A friend of mine with time on his hands read all the comment in blogs and columns the Daily Telegraph had run on the Guardian and the security service leaks. His weary eyes surveyed 20 pieces in total. All damned the Guardian, he found. Not one defended the right of newspapers to hold the state to account, even after agents of the state went into the Guardian’s office and supervised the destruction of a computer with copies of Edward Snowden’s documents on. The idea that you defend the freedom to publish – regardless of whether you agree with what is published or not – never occurred to its writers.

The only exception in the wider Telegraph stable was Janet Daley of the Sunday Telegraph, an American expat, significantly. She described her astonishment at the unwillingness of the British to stand-up for basic liberties. 'An editor of the US National Review wrote last week of those "who steadfastly refuse to express anxiety unless they can actually hear jackboots,"' she said. 'Note: once you hear the jackboots, it’s too late.'

The editor of the Mail, meanwhile, came as close as he dared to demanding that the police arrest the editor of the Guardian. Earlier this month, Stephen Glover, his in-house columnist, reported that Oliver Robbins, Britain’s deputy national security adviser, had said that the Guardian has ‘already done real damage’ to Britain by its revelations, and that information still held by the newspaper could lead to a ‘widespread loss of life’. Suitably primed, Glover thundered:

The Guardian is being accused of putting at risk not only the lives of agents but also potentially the lives of ordinary British people, whom MI5 will now find it more difficult to protect. Divide the accusations in two, and then halve them again, and they are still mind-boggling.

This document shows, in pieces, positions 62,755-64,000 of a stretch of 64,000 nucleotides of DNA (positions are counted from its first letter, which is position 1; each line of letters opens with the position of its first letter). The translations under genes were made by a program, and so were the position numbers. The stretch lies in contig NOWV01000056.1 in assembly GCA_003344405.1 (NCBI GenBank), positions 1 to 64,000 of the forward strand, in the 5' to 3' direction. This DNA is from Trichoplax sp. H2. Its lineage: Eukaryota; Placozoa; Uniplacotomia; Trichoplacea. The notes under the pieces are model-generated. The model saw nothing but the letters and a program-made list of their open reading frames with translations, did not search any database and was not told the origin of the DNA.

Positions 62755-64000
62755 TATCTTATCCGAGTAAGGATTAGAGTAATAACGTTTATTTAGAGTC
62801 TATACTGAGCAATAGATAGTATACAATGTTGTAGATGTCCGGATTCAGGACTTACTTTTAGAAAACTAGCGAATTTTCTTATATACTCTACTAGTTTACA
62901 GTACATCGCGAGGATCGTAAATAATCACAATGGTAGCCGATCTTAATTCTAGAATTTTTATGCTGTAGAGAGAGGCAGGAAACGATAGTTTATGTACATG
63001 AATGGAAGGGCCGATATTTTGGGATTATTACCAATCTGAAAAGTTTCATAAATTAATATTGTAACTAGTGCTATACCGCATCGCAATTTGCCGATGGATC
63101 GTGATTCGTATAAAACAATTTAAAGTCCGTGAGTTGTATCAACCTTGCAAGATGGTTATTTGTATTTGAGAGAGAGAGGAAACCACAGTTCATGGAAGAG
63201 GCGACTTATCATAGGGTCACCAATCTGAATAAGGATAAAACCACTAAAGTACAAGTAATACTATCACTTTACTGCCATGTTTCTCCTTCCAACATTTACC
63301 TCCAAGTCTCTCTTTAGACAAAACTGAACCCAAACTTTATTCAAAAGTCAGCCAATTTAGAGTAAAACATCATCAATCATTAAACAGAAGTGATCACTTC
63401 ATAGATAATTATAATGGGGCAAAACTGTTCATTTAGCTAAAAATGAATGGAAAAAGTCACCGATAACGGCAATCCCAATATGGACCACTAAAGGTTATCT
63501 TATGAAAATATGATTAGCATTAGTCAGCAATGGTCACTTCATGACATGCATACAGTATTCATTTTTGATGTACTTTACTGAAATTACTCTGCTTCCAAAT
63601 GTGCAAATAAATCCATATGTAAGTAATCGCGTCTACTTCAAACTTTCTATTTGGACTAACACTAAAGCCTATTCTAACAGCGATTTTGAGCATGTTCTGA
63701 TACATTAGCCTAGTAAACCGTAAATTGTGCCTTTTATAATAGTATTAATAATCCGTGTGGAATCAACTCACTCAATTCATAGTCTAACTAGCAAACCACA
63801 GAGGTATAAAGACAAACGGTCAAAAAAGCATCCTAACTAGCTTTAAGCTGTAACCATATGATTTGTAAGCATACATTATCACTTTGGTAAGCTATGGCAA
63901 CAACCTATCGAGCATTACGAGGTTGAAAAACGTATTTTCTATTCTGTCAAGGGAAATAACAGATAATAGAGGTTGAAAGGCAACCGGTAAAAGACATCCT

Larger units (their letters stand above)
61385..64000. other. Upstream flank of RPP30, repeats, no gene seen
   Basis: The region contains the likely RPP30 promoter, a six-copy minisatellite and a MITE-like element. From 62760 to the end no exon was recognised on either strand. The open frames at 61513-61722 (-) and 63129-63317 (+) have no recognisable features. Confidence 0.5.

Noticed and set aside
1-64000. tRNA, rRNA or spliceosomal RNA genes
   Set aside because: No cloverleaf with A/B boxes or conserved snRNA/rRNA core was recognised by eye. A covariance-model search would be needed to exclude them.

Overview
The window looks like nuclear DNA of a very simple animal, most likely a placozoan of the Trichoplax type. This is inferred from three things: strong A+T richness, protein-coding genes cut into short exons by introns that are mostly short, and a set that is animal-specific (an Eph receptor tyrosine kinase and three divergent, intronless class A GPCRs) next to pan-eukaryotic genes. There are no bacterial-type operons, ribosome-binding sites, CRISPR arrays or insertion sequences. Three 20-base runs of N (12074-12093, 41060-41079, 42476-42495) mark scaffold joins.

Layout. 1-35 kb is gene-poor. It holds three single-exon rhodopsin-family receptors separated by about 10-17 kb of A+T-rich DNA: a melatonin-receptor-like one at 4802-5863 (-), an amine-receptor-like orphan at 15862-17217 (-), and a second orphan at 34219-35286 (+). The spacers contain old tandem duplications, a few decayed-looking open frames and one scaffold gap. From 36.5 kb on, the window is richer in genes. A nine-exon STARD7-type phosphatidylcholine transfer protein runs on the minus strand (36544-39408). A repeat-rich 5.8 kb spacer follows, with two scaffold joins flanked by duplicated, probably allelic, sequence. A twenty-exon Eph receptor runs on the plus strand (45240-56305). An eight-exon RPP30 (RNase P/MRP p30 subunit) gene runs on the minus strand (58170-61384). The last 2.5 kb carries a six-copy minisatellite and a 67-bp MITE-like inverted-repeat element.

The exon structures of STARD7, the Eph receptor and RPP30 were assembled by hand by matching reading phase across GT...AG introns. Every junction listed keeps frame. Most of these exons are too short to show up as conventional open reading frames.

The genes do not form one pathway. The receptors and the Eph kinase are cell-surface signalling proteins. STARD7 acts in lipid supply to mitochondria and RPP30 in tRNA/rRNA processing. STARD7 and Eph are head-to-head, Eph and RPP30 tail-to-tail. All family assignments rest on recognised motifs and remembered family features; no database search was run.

This is the language of a treason trial; words that justify any action by the state to silence the journalist. The reason the Mail deploys them goes far beyond disagreements over one story. Foreigners will not understand the circular firing squad the British media has formed unless they understand that the British Right has its own version of the Marxist myth of false-consciousness.

It believes that the reason why the public do not turn to it and hail conservatives as their champions and saviours has nothing to do with the Right’s follies and inadequacies – which are all too apparent to the outsider. Rather the public has been brainwashed into false beliefs by the liberal elite. Not by the Guardian directly – my employers do not sell that many copies: but indirectly through the BBC and the politically correct bureaucracy, who are all meant to dance to Alan Rusbridger’s tune.

To stop liberals duping the credulous masses, the very right-wing press, which boasted with justice in the case of the Mail, about how it stood up to Alastair Campbell and Peter Mandelson’s attempts to intimidate the media, is now encouraging the Tories to attack the Guardian and intimidate the BBC while they are about it.

Their double-standards show censorship is fine on the British Right as long as it is the Right doing the censoring. Mind you, the Left is no less duplicitous.


While I was working on this piece a media studies professor – who is still a good friend, despite everything – came to see me. As a rule, media studies professors are to working journalists what astrologers are to astronomers. They do not understand what we do and they can't do what we do. So they seek to constrain us with their arbitrary systems.

Almost every media professor has egged on Leveson and the politicians, and called for the reintroduction of state regulation of the press – last seen in England in 1695. It is as if law professors were demanding the return of Star Chamber.

David Cameron’s attack on the Guardian infuriated my friend. The prime minister was threatening the free press, she cried.

I tried to keep the incredulity out of my voice. 'Who let the politicians in?' I asked with what little politeness I could muster. 'Who opened the door and bowed as they came by?'

She genuinely thought that the state would only go after those nasty right-wing journalists when the old taboos were broken.